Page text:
The list of the world’s smallest countries includes some pretty interesting places. Vatican City recently welcomed a new pope, who is intriguing even non-Catholics with his forward thinking. Monaco, along the French Riviera, has long been home to the rich and the famous. But what about the third-smallest country? San Marino and Liechtenstein both come to mind, though both European countries fall farther down on the list. To find this place, you need to head to Micronesia.
Nauru is a little nation in the South Pacific that used to be called Pleasant Island. The eight-square-mile island has been ruled by the Germans, the League of Nations, the Japanese, and a trusteeship after World War II. Phosphate mining made it one of the wealthiest countries in the world in the 1970s. And then everything fell apart.
Phosphate rock originates from bird droppings. To mine the deposits, most of the island’s lush tropical rainforest had to be cleared. Once the supply was depleted, little remained. The island is surrounded by a reef, which prevents the creation of a seaport. Unemployment is high, with the loss of the mining industry and little tourism. And with rising sea levels—thanks to global warming—the already small island is starting to shrink.
That doesn’t make Nauru a lost cause, though. It could even become one of your most rewarding trips, once you arrive on the hard-to-reach island. Nauru has one traffic light, which changes to allow planes to cross the road to the airport’s terminal. The Ring Road, which circles the island, can be driven in 30 minutes, but biking or walking allows you to see more. Start in Yaren, the de facto capital. Parliament House is across the street from the airport. Head west toward Aiwo, the access point for Buada Lagoon. The lagoon is the island’s only freshwater lake; the water quality is poor, but the scenery is stunning. It’s one of few areas still surrounded by lush greenery—pineapples and bananas, tomato trees and pandanus palms. After Buada Lagoon, you’ll reach Command Ridge, the highest point on the island. Japanese soldiers kept watch here during World War II, and you can still explore the communications bunker and see old guns hidden in the tall grass.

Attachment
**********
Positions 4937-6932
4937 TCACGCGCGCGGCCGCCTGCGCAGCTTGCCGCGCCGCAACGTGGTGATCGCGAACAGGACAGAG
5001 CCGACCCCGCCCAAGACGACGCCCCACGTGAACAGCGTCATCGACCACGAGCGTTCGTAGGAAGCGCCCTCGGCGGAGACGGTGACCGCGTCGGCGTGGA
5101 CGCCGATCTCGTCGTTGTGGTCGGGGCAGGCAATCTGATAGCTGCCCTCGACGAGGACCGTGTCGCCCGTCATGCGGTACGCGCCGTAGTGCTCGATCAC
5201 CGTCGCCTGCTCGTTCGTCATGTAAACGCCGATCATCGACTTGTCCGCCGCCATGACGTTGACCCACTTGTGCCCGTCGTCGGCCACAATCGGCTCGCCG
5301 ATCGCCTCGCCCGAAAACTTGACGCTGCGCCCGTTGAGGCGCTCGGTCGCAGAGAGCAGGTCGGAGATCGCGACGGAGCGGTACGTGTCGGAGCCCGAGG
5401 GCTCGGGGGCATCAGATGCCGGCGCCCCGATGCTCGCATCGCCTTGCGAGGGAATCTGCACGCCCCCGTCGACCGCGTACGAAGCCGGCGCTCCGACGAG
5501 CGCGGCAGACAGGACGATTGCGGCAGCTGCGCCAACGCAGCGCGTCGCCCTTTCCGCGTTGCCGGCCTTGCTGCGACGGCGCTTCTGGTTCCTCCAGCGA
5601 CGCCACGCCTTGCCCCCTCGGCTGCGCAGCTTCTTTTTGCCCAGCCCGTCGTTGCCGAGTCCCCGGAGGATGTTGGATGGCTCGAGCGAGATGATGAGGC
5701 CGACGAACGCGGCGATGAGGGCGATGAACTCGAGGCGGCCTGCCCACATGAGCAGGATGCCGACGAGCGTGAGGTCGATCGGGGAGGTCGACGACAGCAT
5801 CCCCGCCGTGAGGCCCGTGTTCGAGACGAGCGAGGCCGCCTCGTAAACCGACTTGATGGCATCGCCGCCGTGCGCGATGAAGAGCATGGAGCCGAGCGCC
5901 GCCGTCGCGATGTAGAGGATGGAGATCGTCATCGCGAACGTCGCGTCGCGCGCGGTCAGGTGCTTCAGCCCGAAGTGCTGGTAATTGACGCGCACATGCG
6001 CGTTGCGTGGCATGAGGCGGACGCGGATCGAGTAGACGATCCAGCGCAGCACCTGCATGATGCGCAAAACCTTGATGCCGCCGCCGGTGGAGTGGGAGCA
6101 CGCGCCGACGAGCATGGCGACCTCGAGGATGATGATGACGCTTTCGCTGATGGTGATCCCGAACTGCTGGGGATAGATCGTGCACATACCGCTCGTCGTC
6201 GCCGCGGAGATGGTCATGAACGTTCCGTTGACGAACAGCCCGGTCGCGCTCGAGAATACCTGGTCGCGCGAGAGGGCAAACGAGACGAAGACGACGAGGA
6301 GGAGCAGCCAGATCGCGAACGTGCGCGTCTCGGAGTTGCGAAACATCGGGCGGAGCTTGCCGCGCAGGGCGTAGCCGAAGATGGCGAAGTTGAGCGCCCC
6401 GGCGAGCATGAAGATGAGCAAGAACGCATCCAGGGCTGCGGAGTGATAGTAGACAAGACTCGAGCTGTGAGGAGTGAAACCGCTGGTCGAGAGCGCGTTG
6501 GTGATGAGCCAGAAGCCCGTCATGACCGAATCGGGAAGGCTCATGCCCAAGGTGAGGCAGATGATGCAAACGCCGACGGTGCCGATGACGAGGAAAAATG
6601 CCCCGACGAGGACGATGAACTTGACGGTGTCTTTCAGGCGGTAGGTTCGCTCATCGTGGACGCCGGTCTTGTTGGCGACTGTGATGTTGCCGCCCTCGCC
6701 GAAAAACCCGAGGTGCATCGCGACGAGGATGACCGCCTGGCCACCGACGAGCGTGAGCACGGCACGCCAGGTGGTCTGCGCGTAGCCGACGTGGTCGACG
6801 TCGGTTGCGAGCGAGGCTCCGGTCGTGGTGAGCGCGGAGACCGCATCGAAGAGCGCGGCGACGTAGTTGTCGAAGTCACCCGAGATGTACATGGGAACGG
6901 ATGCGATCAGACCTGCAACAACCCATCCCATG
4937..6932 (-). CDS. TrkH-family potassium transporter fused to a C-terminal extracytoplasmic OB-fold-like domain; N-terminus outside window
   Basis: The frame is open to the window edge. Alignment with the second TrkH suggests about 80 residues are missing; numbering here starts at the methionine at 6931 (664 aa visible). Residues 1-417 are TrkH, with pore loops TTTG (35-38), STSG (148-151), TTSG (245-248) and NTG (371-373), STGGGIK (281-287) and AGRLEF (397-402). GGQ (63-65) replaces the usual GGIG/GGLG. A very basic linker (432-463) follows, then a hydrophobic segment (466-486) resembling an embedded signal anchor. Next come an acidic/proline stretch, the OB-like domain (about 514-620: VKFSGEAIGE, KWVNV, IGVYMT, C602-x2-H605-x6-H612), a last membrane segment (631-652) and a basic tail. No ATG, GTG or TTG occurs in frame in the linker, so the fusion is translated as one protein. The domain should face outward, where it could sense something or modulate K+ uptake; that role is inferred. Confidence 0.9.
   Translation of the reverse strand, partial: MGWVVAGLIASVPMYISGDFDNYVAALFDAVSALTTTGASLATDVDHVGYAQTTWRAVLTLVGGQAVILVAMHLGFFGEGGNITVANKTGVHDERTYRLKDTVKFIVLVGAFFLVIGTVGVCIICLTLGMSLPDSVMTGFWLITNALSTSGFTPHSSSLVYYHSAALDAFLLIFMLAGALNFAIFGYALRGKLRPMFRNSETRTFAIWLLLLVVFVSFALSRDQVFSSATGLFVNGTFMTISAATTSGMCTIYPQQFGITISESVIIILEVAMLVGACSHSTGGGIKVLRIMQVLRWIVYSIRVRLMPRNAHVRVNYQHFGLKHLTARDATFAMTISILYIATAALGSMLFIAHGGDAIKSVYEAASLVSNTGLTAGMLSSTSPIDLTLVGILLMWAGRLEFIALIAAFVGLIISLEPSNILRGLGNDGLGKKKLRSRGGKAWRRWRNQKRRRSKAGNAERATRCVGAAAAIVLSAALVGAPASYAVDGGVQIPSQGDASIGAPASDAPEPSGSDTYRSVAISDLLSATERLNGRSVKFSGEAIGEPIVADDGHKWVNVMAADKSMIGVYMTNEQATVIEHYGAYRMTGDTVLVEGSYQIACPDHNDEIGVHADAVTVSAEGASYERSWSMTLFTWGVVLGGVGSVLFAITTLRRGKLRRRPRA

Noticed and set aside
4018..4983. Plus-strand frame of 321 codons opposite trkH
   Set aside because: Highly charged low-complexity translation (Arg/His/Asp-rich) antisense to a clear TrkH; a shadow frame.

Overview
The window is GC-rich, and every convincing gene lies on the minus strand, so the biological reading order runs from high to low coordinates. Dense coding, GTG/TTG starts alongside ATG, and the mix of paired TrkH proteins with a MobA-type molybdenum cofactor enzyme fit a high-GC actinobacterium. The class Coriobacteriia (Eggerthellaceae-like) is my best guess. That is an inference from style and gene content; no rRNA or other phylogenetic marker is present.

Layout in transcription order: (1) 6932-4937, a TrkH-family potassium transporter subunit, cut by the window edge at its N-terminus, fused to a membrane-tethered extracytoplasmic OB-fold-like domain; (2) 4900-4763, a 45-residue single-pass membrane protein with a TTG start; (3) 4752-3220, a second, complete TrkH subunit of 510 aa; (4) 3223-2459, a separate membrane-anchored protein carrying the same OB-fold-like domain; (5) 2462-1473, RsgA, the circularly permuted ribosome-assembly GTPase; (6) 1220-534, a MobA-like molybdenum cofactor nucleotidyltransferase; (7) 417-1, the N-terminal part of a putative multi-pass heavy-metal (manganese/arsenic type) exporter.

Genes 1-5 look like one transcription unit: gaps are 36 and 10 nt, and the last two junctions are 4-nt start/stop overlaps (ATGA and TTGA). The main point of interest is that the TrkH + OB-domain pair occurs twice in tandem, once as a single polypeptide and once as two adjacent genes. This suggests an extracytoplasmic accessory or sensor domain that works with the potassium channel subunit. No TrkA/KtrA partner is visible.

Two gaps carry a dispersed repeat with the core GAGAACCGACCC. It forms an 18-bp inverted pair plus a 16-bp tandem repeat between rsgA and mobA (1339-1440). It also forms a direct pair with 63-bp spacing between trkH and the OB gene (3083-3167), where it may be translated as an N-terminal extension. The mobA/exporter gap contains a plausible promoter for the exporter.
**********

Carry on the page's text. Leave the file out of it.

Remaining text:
Stop for lunch at Jules on the Deck, which overlooks the calm water. Try salt-and-pepper squid or fresh mussels and oysters. And expect a friendly inquisition about your journey. Heading north again, you can see what’s leftover from the mining industry, even though much of the interior is now off-limits. Then you’ll reach Anibare Beach, the best stretch of sand on the island. Find a shady spot under a banana palm, walk along the white coral sand, and tiptoe past the rocky entrance to swim in the turquoise water.
The rest of the afternoon starts to melt away. Eventually, you’ll leave the beach. Eventually, you’ll cross the street for an Australian beer at the Bay Restaurant. And eventually, you’ll make your way past Anibare Harbour to Menen and one of the island’s two hotels. But right now, except for a few Nauru Reed Warblers, you have a South Pacific beach all to yourself. Enjoy it while you can.